1. Introduction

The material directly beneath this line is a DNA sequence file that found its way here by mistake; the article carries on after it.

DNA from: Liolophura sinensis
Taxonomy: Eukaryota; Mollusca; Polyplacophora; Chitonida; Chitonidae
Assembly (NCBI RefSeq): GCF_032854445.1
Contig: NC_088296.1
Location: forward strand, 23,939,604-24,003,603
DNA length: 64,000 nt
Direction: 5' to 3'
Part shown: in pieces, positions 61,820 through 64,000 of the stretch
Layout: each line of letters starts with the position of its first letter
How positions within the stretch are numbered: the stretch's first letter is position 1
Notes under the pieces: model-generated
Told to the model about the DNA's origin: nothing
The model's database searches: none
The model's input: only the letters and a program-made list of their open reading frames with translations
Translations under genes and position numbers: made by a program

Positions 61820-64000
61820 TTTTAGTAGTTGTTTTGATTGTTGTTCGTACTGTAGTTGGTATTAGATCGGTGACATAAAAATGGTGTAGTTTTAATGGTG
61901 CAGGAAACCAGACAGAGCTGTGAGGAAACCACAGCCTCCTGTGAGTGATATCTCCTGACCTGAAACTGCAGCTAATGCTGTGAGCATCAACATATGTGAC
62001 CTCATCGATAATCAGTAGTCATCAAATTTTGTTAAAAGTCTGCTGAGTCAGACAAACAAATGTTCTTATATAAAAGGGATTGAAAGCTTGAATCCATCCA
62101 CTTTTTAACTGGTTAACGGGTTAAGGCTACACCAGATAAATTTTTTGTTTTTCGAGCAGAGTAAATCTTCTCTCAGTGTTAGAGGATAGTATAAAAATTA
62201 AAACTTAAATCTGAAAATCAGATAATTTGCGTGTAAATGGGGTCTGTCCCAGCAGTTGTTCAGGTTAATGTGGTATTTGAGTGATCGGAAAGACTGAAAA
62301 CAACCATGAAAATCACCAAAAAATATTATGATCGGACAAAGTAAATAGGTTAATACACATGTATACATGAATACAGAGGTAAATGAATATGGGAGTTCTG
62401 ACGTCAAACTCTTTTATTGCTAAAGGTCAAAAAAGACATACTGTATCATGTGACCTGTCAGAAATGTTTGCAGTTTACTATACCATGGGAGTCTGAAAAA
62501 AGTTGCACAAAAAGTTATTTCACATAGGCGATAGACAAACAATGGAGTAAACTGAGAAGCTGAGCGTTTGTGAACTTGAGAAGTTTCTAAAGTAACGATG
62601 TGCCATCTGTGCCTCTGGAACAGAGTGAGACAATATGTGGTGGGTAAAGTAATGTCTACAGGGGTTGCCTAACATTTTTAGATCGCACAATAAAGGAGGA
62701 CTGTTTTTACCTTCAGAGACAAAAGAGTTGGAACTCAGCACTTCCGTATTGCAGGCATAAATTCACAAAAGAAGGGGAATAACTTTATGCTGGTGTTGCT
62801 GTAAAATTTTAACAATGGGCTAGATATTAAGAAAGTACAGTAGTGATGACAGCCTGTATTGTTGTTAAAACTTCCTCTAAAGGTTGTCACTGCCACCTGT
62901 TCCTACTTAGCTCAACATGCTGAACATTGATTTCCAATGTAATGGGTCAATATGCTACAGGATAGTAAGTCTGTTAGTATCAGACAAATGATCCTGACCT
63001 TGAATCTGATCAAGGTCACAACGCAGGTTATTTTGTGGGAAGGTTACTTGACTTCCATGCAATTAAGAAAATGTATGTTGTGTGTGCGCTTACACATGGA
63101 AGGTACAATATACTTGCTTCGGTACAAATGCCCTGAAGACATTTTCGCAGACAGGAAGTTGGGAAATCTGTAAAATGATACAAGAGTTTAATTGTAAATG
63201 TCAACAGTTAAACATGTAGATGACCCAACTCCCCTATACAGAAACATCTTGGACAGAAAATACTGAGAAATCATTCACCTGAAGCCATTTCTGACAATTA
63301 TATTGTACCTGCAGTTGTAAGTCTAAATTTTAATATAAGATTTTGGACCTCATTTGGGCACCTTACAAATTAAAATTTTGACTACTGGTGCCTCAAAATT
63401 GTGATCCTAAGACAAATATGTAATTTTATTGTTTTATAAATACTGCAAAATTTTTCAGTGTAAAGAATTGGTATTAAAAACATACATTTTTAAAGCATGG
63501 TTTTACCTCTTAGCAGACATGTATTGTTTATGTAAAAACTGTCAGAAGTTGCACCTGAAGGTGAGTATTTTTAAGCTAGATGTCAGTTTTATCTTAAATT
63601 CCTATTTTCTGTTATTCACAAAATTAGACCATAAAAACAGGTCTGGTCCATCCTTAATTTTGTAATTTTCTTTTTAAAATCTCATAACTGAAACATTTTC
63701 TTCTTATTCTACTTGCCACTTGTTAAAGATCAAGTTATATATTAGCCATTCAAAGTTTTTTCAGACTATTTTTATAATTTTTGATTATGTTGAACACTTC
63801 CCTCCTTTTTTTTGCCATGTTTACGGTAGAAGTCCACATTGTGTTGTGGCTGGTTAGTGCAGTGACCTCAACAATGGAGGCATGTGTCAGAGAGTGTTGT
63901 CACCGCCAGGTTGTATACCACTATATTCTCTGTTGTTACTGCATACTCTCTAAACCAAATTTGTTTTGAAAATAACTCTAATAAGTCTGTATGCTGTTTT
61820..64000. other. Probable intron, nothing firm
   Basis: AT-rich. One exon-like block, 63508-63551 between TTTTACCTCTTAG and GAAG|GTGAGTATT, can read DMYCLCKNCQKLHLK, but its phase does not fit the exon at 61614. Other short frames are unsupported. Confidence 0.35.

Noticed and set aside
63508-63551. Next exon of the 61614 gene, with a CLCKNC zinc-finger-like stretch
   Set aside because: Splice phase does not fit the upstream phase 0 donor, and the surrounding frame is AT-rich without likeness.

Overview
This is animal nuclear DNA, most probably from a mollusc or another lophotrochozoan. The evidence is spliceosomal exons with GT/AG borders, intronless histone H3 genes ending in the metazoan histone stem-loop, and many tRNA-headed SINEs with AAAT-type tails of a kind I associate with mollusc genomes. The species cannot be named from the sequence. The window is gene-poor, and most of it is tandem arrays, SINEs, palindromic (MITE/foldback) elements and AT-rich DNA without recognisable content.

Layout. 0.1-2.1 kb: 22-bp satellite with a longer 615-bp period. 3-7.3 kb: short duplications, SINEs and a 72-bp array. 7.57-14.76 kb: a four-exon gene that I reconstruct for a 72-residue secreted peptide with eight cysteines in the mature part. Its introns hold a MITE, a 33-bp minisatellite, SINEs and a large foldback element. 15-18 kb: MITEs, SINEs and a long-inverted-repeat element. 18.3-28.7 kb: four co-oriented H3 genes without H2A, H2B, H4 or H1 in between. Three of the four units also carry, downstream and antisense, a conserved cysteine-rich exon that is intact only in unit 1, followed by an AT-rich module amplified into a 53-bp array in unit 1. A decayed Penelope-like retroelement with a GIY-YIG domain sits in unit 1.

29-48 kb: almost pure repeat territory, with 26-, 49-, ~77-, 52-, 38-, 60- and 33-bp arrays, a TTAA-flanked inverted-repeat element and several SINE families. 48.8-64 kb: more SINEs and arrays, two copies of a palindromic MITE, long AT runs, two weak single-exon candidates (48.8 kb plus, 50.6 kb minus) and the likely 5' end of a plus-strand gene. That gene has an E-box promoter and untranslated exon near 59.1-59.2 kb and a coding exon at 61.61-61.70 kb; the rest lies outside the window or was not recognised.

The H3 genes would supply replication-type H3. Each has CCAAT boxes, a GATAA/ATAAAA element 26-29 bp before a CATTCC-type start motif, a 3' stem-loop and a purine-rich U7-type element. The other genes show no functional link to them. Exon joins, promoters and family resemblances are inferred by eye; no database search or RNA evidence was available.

Direct alcohol fuel cells (DAFCs) have drawn extensive attention for next generation energy conversion devices and have several advantages, including instantaneous recharging, lighter weight, high specific energy, environmental friendliness and a widespread range of applications, such as in portable electronic equipment, as residential clean energy power sources, and in fuel-cell-powered notebooks, computers, mobile phones, military equipment, etc.1–3 Catalysts are the key components for both the anodic oxidation reaction and the cathodic oxygen reduction reaction in fuel cells and up to now, Pt-based nanomaterials are considered as the most active electrocatalysts.4–6 However, the high cost, low abundance, poor reaction kinetics, and loss of electrochemical surface area of Pt catalysts has hindered the commercialization of fuel cells.7 As an alternative, researchers developed earth-abundant Pd metal-based electrocatalysts for alcohol oxidation in alkaline media.8–10 The engineering of the shape and composition of Pd-based materials at the nanoscale provides improved catalytic activity and stability.8–12 In this regard, bimetallic nanostructures display remarkably improved catalytic activity compared with the corresponding monometallic nanocrystals due to the modified electronic structures and ligand effects between the different components.13,14 Various bi/trimetallic Pd-based electrocatalysts (such as Pd–Ag, Pd–Pt, Pd–Ni, Pd–Cu, Pd–Au, Pd–Pt–Au, etc.) showed superior electrocatalytic activity for the methanol (MOR) or ethanol oxidation reaction (EOR).15–21 Very recently, our group demonstrated that conducting polymer nanofiber supported Pd based trimetallic nanoalloys are highly promising electrocatalysts for the EOR in alkaline media.22 Particularly, Pd or Pt-based core–shell-type noble metal nanostructures have been widely employed as efficient anode catalysts for the alcohol oxidation reaction.23–31 However, fabrication of such nanostructures involves complicated multistep processes, which make the process difficult to scale up. Moreover, these Pd-based anode electrocatalysts still suffer from low activity and high cost, which endorses the need for a facile strategy to produce advanced electrocatalysts. To obtain higher utilization efficiency of Pd in alcohol fuel electrooxidation, transition-metal-based catalysts, such as PdM (M = Sn, Cu, Ni, Co, etc.) alloy or core/shell NPs, were tested and they showed noticeable potential for enhancing the catalytic activity due to the optimized electronic and structural effects.32–35 So far, bimetallic Pt–Fe nanocrystals have been synthesized and they generally exhibit higher electrocatalytic activity. For example, Guo et al.36 developed a facile solution-phase self-assembly method to deposit FePt NPs on a graphene surface, and the resulting catalyst shows enhanced catalytic activity and durability for the ORR in acidic medium. Mohammad and co-workers reported a binary FeOx/Pt nanoanode for formic acid electro-oxidation and proposed that the catalyst's activation, conducted through a surface reconstruction for the Pt surface sites, makes the facets favourable for oxidation.37 In another example, PtFe nanodendrites with high-index facets showed higher reactivity for oxygen reduction.38 Very recently, Guo and co-workers39 fabricated ultrafine Pt–Fe nanowires for the oxidation of ethylene glycol and glycerol, and their activity was 3.9 and 2.5 times greater than that of commercial Pt/C, respectively. Although Pt–Fe has been considered as one of the best catalysts, its Pd-based counterpart (Pd–Fe) has not been well studied for the EOR in alkaline media. Notably, noble metal nanodendrites with a branched structure generally show better activity and durability for the catalytic reaction due to their large surface area, unusual interconnected as well as porous structure and fast mass transfer.40–42 To the best of our knowledge, there have been no reports on the preparation of bimetallic Pd–Fe nanodendrites and their electrocatalytic behaviour remains unknown so far.